COMMENT: Never say never again

Published in: Risk management, Cat risk, Longevity - mortality, Conduct risk, Corporate strategy, UK, Rest of Europe, US - Canada - Bermuda, ROW, Software - IT, Covid-19

Companies: Axa, Legal & General, Beazley, the Geneva Association

A licence to think the unthinkable must surely be the lesson from 2020 for insurers. The year will be defined by the Covid-19 pandemic, which has caused 1.3m deaths so far, and economic damage maybe worse than the 2007-08 financial crisis.

But who could also forget the human and economic wreckage caused by a devastating Atlantic hurricane season and wildfires that have decimated large parts of Australia and California.

To top it all, an asteroid of 5-10 metres diameter – about the size of a London bus – missed the Earth by just 386km on Friday 13 November – but it was only spotted 15 hours after its closest approach.

Nasa says an asteroid would need to be at least 25 metres across in order to wreak localised damage on the Earth's surface.

Nonetheless, sizeable space objects have surprised us in the recent past (see the Chelyabinsk meteor of 2013) so insurers should never dismiss the chances of having to pay out claims from events as fanciful as a scene from a Hollywood film.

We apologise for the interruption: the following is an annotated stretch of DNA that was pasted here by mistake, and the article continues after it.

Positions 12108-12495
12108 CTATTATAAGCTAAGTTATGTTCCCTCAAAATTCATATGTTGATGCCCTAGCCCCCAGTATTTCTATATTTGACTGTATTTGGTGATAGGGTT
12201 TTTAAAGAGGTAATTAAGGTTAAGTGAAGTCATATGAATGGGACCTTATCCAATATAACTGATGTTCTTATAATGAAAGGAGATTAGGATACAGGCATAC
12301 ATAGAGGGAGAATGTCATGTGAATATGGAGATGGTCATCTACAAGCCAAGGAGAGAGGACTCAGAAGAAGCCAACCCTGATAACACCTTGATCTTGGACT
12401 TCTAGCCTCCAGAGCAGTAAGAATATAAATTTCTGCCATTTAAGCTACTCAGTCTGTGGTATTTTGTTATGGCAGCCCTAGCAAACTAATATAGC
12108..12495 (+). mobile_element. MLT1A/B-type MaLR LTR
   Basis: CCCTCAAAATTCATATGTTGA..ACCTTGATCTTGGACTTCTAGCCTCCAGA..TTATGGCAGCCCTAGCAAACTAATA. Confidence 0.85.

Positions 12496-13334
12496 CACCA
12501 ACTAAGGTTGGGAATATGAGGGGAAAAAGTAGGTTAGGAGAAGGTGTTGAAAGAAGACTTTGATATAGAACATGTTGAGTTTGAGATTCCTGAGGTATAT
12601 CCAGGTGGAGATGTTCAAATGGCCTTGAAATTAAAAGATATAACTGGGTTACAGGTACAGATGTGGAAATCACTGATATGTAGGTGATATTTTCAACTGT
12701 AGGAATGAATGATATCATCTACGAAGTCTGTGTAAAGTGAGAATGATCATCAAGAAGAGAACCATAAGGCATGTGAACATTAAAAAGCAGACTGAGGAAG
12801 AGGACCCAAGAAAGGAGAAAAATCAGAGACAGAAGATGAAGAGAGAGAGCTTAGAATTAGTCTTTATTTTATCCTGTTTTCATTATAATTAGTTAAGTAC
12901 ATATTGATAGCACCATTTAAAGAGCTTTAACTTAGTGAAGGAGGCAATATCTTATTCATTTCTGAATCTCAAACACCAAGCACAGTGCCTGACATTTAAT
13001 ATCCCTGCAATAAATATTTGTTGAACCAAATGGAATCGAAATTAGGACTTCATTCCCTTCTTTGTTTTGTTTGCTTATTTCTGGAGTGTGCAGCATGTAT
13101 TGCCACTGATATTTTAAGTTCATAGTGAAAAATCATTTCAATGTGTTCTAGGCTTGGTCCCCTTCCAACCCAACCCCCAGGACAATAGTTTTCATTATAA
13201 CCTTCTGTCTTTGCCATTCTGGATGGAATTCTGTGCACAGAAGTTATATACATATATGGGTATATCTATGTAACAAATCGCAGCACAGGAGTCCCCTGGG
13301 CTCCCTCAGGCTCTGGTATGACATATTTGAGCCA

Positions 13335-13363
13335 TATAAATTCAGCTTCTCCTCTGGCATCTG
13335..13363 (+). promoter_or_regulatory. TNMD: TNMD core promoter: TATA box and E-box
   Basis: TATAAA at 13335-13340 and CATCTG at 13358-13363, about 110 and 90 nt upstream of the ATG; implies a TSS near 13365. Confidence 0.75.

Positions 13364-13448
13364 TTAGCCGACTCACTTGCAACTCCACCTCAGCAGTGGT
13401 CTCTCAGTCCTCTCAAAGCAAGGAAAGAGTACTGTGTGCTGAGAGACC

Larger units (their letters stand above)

On a more microscopic scale, the potential for viruses to cause global economic disruption was highlighted as recently as the Sars epidemic of 2002-04. Nobody should have the cheek to call Covid-19 a black swan event.

Reflecting on the lessons learnt from the Covid-19 crisis is the keynote panel discussion in next month’s Insurance Risk & Capital EMEA virtual conference.

Experts in the panel include Axa's group chief risk officer (CRO), Renaud Guidée, Simon Gadd, Legal and General’s group CRO, Beazley’s CRO, Andrew Pryde and Jad Ariss, managing director of the Geneva Association.

The consensus among the experts is that 2020 has reinforced the need for insurers to expect the unexpected and have an understanding of the tail risks on their radar, however unlikely they may seem.

The CROs note the value of regular stress testing, scenario planning and managing people risk to build operational resilience.

Readers might also watch the panel session on business continuity planning, where CROs discuss the next big extreme risk to worry about.

To hear the experts' insights on the insurance lessons from Covid-19, register for the conference, and view the agenda, by clicking here.

Ronan McCaughey